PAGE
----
2021-10-10 10:15:36 Iraqis vote for new parliament amid tight security | Gallery News
Iraqis vote for new parliament amid tight security | Gallery News
Iraqis are voting in a general election that many have said they will boycott because they have lost faith in the democratic system ushered in by the US-led invasion of 2003.
The vote on Sunday was originally scheduled for next year, but it was moved up due to a popular uprising in the capital Baghdad and southern provinces in late 2019.
Tens of thousands of people took to the streets to protest widespread corruption, inadequate services, and rising unemployment. Security forces responded with lethal force, using live ammunition and tear gas. Within a few months, over 600 people were killed and thousands more were injured.
Despite the fact that the elections were called early, the death toll and the harsh crackdown prompted many young activists and demonstrators who took part in the protests to later call for a boycott of the polls.
A string of kidnappings and targeted assassinations that killed over 35 people has further discouraged many from participating.
A total of 3,420 candidates will compete for 329 seats in the parliamentary elections, which will be the fifth since Saddam Hussein’s fall following the US-led invasion of Iraq in 2003.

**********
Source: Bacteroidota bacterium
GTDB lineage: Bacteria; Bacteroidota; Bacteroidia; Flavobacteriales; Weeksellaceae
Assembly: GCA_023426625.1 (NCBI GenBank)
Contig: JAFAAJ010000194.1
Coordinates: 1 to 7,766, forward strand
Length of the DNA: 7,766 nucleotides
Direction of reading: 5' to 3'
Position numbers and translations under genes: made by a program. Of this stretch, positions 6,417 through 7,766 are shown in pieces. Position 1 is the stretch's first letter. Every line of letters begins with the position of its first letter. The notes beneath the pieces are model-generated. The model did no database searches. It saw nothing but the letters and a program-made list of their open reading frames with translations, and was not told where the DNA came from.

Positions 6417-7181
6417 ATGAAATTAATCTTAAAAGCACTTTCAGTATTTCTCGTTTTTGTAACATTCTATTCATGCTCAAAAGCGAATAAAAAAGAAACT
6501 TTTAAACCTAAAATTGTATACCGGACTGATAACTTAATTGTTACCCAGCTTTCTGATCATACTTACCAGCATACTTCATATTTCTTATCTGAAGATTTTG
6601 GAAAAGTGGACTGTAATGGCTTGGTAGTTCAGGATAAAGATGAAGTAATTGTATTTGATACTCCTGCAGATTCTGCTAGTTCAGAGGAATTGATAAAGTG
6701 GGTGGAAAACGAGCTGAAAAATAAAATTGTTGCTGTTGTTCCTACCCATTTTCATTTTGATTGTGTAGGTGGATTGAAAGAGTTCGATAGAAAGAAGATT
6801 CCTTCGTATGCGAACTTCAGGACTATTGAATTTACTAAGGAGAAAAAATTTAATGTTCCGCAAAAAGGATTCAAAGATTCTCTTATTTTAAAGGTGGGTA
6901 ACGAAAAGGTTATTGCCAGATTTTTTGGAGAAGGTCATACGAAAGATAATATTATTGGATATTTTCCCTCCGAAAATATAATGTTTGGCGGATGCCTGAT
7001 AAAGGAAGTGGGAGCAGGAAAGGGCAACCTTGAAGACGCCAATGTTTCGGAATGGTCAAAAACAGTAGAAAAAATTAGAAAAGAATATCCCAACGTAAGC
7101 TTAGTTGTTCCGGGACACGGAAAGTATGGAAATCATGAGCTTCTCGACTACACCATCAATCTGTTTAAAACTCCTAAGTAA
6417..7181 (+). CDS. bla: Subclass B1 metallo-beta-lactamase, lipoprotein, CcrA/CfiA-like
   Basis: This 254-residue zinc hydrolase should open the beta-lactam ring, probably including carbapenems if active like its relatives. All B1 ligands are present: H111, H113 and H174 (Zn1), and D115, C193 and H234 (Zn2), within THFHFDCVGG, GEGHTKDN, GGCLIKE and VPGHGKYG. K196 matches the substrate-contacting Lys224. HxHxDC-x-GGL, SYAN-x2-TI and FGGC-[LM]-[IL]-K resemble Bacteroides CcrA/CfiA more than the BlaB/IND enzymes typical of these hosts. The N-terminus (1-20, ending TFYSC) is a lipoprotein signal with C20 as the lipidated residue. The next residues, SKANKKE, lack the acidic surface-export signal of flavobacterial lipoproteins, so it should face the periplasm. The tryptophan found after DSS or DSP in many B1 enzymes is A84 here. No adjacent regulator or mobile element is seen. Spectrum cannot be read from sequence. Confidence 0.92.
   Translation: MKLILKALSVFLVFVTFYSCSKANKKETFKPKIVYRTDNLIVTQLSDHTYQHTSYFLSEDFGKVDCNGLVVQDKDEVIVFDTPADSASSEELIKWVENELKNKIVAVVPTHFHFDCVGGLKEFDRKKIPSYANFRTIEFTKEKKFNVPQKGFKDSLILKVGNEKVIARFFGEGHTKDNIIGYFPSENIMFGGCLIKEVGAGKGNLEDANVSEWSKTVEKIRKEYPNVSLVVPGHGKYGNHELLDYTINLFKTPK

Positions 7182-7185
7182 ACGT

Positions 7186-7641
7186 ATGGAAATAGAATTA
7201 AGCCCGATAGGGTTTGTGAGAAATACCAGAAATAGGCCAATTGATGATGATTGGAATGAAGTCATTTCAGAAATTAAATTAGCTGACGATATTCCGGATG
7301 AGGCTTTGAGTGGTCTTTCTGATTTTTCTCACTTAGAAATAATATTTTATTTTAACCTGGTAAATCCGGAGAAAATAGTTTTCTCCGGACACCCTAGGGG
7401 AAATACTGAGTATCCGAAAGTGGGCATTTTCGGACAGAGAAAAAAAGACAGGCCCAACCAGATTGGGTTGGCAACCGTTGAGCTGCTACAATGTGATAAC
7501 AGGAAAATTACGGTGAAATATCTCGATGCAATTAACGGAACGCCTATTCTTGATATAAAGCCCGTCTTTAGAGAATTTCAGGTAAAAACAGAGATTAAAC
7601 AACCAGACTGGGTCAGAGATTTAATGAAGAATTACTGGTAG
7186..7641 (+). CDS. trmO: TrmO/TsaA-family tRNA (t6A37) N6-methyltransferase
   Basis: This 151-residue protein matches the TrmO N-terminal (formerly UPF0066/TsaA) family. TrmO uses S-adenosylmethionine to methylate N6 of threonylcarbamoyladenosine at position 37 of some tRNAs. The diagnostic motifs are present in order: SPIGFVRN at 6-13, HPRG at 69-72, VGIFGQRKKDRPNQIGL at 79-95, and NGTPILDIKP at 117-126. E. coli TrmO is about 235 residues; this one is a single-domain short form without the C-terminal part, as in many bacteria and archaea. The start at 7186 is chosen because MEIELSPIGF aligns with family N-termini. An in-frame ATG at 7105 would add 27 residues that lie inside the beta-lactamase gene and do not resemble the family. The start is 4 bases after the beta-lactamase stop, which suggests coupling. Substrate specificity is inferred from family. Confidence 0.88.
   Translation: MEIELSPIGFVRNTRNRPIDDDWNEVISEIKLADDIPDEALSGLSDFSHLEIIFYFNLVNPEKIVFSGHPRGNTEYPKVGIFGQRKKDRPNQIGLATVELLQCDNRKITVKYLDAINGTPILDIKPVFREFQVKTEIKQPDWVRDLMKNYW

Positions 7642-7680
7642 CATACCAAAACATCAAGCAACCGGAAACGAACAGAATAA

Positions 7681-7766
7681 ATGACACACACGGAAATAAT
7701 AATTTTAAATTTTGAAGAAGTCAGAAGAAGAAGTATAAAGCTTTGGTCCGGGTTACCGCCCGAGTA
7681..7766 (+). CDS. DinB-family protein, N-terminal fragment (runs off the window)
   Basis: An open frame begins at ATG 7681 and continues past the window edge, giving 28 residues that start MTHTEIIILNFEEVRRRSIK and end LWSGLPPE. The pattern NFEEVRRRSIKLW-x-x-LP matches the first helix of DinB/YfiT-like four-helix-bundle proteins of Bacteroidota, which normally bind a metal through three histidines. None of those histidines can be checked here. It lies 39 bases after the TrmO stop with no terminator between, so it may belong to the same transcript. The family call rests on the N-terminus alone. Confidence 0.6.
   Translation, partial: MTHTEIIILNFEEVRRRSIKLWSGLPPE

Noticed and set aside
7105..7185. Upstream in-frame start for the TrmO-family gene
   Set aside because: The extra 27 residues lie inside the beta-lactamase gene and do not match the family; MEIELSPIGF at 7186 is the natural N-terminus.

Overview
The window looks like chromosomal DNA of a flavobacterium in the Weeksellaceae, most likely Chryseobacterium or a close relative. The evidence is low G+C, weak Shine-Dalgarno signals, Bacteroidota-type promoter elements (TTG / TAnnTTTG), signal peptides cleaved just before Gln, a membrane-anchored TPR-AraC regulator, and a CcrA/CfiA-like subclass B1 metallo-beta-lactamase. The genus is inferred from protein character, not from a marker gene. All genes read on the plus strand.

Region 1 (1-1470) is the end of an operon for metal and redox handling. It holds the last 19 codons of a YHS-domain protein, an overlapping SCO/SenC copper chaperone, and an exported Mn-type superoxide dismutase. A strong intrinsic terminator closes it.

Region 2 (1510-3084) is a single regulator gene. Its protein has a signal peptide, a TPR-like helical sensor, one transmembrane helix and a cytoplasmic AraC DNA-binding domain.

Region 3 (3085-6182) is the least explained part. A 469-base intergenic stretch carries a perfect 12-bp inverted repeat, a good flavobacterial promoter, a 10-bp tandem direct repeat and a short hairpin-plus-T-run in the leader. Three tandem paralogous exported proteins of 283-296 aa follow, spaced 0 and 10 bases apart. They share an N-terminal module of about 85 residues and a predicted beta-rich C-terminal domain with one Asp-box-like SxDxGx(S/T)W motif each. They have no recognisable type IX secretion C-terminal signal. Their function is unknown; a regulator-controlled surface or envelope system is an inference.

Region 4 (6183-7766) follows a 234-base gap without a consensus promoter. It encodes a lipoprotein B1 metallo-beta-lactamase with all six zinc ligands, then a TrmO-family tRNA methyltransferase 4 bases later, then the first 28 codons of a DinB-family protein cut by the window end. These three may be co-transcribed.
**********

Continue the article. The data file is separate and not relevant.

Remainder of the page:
The protection of the vote is the responsibility of over 250,000 security personnel across the country. Soldiers, police, and anti-terrorism forces were stationed outside polling stations, some of which were surrounded by barbed wire. Before entering the voting booth, voters were patted down and searched.
The election is the first held without a curfew since Saddam’s fall, reflecting the country’s significantly improved security situation following the defeat of ISIL (ISIS) in 2017. Previous elections were marred by violence and deadly bomb attacks.
In another first, the election on Sunday will be held under a new election law that divides Iraq into smaller constituencies – another demand of activists who participated in the 2019 protests – and allows for more independent candidates.
A resolution passed by the United Nations Security Council earlier this year authorized an expanded team to monitor the elections. Up to 600 international observers, including 150 from the United Nations, will be stationed.
Iraq is also introducing biometric voting cards for the first time. To avoid double voting, electronic voter cards will be disabled for 72 hours after each vote to prevent abuse.
Despite these safeguards, allegations of vote-buying, intimidation, and manipulation have persisted.
According to the head of Iraq’s electoral commission, preliminary election results will be announced within 24 hours of polls closing.